Apple recently redesigned its Safari browser’s interface on iOS 15, iPad OS 15, and macOS Monterey. The address bar now sits at the bottom of the screen. Amongst other updates, there are also tweaks in the way users switch tabs.
Apple claims that this newer redesigned Safari is “reimagined for the way we browse today.” According to Apple, the floating address bar on Safari “maximizes your screen space and stays out of the way as you scroll and explore.” While being rather heavily criticized by some users, Apple believes that its upgrades are worthwhile.
How does Google come into the picture?
So Google seems to have run at this race, way before in 2016. According to Chris Lee, a former Google designer, the tech giant has tried a similar approach to redesign its own home-grown Chrome browser. Google had undertaken the development and redesign for their browser’s mobile app. This would be called the “Chrome Home”. Lee wrote that their approach was very similar to Apple’s with Safari.
Lee wrote this on his personal blog (via 9to5Google). He was a staff interaction designer at Google at the same period. Lee claims that he had created the “original concept and pitch” for the “ambitious redesign of mobile Chrome’s main UI.”
Chris Lee’s Comments on the cancelled Chrome update
Lee writes, “It brought Chrome’s toolbar to the bottom of the screen and turned [it] into a peeking panel that could be swiped to expose additional controls.“
If a user wanted to access the Discover and recent sites, Downloads, Bookmarks, and History, they needed to simply swipe up on the address bar. The other features had been made accessible in a menu. The menu option was an ellipsis (three-dot) icon. This helped consolidate key browsing options. Additionally, it also simplified one-handed operation for users in an era of increasing screen sizes.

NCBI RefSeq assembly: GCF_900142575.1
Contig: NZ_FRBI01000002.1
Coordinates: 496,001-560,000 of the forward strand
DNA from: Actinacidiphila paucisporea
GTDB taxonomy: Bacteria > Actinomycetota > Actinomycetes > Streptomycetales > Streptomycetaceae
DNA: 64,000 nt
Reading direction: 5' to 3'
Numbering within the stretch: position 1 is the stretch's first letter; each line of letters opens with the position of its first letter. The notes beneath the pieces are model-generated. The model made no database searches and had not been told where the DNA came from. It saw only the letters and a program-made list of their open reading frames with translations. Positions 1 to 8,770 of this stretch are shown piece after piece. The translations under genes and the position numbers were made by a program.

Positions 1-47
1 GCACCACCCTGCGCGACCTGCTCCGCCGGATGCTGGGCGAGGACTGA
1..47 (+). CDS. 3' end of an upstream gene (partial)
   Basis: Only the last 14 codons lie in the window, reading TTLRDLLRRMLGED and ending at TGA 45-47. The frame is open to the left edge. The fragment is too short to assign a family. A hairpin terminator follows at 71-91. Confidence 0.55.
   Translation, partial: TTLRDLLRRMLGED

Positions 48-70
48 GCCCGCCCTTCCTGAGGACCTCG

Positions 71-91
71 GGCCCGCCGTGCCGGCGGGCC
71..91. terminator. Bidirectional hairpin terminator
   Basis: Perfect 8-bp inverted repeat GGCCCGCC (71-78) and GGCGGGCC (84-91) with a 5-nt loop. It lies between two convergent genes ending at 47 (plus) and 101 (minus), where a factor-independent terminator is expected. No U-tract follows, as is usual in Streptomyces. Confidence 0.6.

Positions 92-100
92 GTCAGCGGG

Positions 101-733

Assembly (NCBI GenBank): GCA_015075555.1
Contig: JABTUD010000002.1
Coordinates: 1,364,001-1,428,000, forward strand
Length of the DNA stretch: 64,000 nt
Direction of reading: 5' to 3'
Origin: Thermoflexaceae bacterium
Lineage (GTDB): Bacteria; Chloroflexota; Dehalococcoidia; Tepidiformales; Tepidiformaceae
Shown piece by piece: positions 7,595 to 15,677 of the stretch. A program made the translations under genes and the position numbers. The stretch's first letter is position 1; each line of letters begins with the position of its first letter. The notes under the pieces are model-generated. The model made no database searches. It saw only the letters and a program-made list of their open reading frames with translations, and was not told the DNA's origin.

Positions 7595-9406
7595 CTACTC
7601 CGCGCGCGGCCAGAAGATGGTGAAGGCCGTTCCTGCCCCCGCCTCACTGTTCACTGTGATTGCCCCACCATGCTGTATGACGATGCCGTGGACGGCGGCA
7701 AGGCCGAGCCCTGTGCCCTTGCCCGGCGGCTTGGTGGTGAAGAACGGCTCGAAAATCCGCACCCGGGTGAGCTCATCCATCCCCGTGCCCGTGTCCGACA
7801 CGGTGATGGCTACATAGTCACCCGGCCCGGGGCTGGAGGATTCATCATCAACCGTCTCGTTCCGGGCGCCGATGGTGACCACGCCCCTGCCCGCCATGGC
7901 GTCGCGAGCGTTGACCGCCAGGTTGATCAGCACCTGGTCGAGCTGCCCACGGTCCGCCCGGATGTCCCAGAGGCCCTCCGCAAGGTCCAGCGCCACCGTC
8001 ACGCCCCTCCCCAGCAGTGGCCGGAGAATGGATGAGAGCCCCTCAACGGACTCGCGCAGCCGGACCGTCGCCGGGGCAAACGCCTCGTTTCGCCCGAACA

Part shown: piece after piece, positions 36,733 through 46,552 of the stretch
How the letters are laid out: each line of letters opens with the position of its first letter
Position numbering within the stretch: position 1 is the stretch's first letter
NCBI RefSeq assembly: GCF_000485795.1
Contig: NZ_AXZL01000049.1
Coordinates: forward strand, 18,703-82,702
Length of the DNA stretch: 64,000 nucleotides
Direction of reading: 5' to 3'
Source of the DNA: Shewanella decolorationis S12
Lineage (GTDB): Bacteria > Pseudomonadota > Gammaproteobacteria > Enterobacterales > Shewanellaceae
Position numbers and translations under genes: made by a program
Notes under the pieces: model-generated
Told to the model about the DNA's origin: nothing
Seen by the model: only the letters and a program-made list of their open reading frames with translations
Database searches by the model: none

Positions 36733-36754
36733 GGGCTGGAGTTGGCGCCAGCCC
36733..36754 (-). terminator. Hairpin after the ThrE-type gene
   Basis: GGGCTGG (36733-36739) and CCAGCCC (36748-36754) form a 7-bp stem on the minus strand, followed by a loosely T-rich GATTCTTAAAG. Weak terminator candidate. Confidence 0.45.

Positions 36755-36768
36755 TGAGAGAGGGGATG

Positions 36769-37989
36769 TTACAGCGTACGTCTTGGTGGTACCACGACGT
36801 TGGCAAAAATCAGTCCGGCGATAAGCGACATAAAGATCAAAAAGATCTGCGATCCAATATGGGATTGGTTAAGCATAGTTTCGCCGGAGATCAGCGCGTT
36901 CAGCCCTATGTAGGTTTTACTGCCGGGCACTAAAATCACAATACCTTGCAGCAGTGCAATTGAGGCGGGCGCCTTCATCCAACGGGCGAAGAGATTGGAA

According to Lee, the Chrome Home “caught traction internally, eventually becoming a Chrome org priority.” But after initial live beta tests and sustained experiments, they got “a mixture of reactions.”
He writes, “The feature gained a cult following among the tech community, but for many mainstream users, the change felt disorienting. Chrome serves billions of users around the globe with varying tech literacy. Over the course of many iterations, I became increasingly convinced that launching Chrome Home would not serve all our users well. So just as strongly as I had pitched the original concept, I advocated for us to stop the launch – which took not a small amount of debate.“
The redesign plan was killed off in 2018. According to Lee, their efforts didn’t go wasted. Even though Chrome Home was short-lived, it gave them a valuable lesson. A lesson about “the intentionality needed to innovate within a product of massive scale.”